Tuesday, 15 July 2014

Initial Response to the Draft Interim Constitution of Scotland

The monarchy providing hereditary Heads of State for independent Scotland is a totally anachronistic prospect which contradicts several aspects of even the interim constitution.     

1.      Sovereignty of the people.  How can the people be truly sovereign while retaining an actual sovereign*?  *'noun - supreme ruler, especially a monarch’  The monarchy will be symbolically and spiritually oppressive, even if we are successful in declawing and defanging it from the current death grip on democracy it enjoys in its integral position in the Westminster system.

    2.      Human Rights.  The rights to vote, stand for election and determine their own destiny are denied  to  members of the ‘royal’ family pertaining to the position of head of state, and the right to elect our own representatives at state level is denied to us. 

3.      Equality.  This perhaps the most contradictory of the statements contained in the draft interim constitution. 

At 28 the claim ‘Every person in Scotland is equal before the law and has equal entitlement to its protection and benefit’ is factually incorrect.  The monarch and the heir are currently exempt from certain parts of Freedom of Information legislation.   Not only that, none of the rest of us enjoy a right of veto over government legislation, before it goes through parliament, on things which affect our private interests.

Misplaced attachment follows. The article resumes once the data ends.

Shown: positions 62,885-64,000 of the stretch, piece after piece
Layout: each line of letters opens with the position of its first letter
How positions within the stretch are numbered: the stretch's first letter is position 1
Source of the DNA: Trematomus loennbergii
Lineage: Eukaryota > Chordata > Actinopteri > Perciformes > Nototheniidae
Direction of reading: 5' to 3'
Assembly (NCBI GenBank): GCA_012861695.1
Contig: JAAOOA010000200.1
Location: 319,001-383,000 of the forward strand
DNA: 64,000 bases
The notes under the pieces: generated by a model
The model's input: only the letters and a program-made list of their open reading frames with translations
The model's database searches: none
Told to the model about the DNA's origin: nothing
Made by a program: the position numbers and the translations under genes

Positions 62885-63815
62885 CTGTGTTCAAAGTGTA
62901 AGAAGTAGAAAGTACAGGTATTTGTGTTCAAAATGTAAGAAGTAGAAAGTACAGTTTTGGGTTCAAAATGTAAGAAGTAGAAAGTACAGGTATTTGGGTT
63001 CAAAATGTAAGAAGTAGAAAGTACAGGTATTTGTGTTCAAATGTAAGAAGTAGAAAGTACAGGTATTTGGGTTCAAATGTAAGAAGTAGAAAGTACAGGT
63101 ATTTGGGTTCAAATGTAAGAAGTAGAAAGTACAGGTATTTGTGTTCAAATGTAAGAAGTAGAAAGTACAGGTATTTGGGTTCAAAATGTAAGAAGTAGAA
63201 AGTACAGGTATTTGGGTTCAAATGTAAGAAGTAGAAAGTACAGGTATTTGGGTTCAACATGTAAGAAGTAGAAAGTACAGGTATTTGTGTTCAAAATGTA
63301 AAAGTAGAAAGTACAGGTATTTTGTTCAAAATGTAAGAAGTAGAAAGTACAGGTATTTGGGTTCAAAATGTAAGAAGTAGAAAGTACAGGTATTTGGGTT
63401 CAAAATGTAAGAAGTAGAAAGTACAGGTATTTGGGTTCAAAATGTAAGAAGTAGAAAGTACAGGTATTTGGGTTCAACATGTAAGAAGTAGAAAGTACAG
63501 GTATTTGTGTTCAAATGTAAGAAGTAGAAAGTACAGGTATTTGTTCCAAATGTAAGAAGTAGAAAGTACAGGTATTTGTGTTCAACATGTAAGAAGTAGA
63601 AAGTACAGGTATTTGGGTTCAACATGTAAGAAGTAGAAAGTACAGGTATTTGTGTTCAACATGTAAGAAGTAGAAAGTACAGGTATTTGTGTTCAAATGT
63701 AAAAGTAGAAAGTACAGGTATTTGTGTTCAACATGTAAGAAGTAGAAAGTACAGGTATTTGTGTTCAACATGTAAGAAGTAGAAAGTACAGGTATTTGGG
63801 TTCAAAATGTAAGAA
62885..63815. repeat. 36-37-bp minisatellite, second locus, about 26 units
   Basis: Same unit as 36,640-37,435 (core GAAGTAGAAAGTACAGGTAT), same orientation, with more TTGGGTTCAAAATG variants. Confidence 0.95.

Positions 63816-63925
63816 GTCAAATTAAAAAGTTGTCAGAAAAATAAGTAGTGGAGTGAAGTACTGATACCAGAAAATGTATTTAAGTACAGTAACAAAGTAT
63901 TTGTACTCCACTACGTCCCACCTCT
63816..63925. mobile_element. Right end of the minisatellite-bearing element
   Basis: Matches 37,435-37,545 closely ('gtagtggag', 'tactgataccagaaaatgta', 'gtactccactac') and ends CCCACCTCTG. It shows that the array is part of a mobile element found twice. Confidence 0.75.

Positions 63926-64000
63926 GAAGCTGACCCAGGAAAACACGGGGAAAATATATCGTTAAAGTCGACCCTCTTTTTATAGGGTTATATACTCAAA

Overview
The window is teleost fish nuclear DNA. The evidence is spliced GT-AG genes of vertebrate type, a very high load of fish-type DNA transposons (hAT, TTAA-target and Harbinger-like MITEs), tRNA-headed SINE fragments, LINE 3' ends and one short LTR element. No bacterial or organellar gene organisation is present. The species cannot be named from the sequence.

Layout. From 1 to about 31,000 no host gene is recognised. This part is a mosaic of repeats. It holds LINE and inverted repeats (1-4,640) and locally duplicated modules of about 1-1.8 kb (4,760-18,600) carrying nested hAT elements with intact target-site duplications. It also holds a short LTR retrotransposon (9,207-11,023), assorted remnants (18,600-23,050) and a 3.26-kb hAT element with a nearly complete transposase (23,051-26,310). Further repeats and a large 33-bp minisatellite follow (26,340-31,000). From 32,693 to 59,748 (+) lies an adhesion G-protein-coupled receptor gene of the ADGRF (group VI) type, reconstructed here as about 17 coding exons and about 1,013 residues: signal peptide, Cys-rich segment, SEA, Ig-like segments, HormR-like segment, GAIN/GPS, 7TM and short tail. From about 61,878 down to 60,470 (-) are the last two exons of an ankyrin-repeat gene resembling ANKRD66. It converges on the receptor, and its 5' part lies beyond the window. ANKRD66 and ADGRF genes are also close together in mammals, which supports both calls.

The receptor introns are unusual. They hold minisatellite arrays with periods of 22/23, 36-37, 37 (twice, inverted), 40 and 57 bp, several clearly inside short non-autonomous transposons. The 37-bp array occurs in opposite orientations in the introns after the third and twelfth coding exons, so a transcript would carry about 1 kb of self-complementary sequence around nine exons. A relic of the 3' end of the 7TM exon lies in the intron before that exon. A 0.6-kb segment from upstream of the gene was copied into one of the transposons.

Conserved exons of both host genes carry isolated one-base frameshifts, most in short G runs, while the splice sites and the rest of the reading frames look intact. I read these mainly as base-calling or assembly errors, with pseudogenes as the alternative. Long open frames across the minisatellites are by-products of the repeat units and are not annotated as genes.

To state that every person ‘is entitled to be treated with respect and without discrimination on the basis of personal characteristics’ is in direct opposition to encouraging extreme deference and providing status and position due to one bloodline - a situation which permeates society with a snobbery and obsequience that is not only legitimised but promoted and actively encouraged by governmental structure.

To state that the government ‘must seek to promote equality of opportunity’ is the direct opposite of no-one but members of one family having the opportunity to be Heads of State. 

To state that the rights, powers and privileges which attach to the Crown would continue after independence, albeit subject to the constitution and Acts passed by the Scottish parliament, seems to be attempting to have a foot on two horses which are about to take off in diametrically opposite directions. It would be quite impossible for the current rights, powers and privileges which attach to the Crown to continue after independence if we are in any way serious about sovereignty of the people, human rights and equality. It simply does not compute. 

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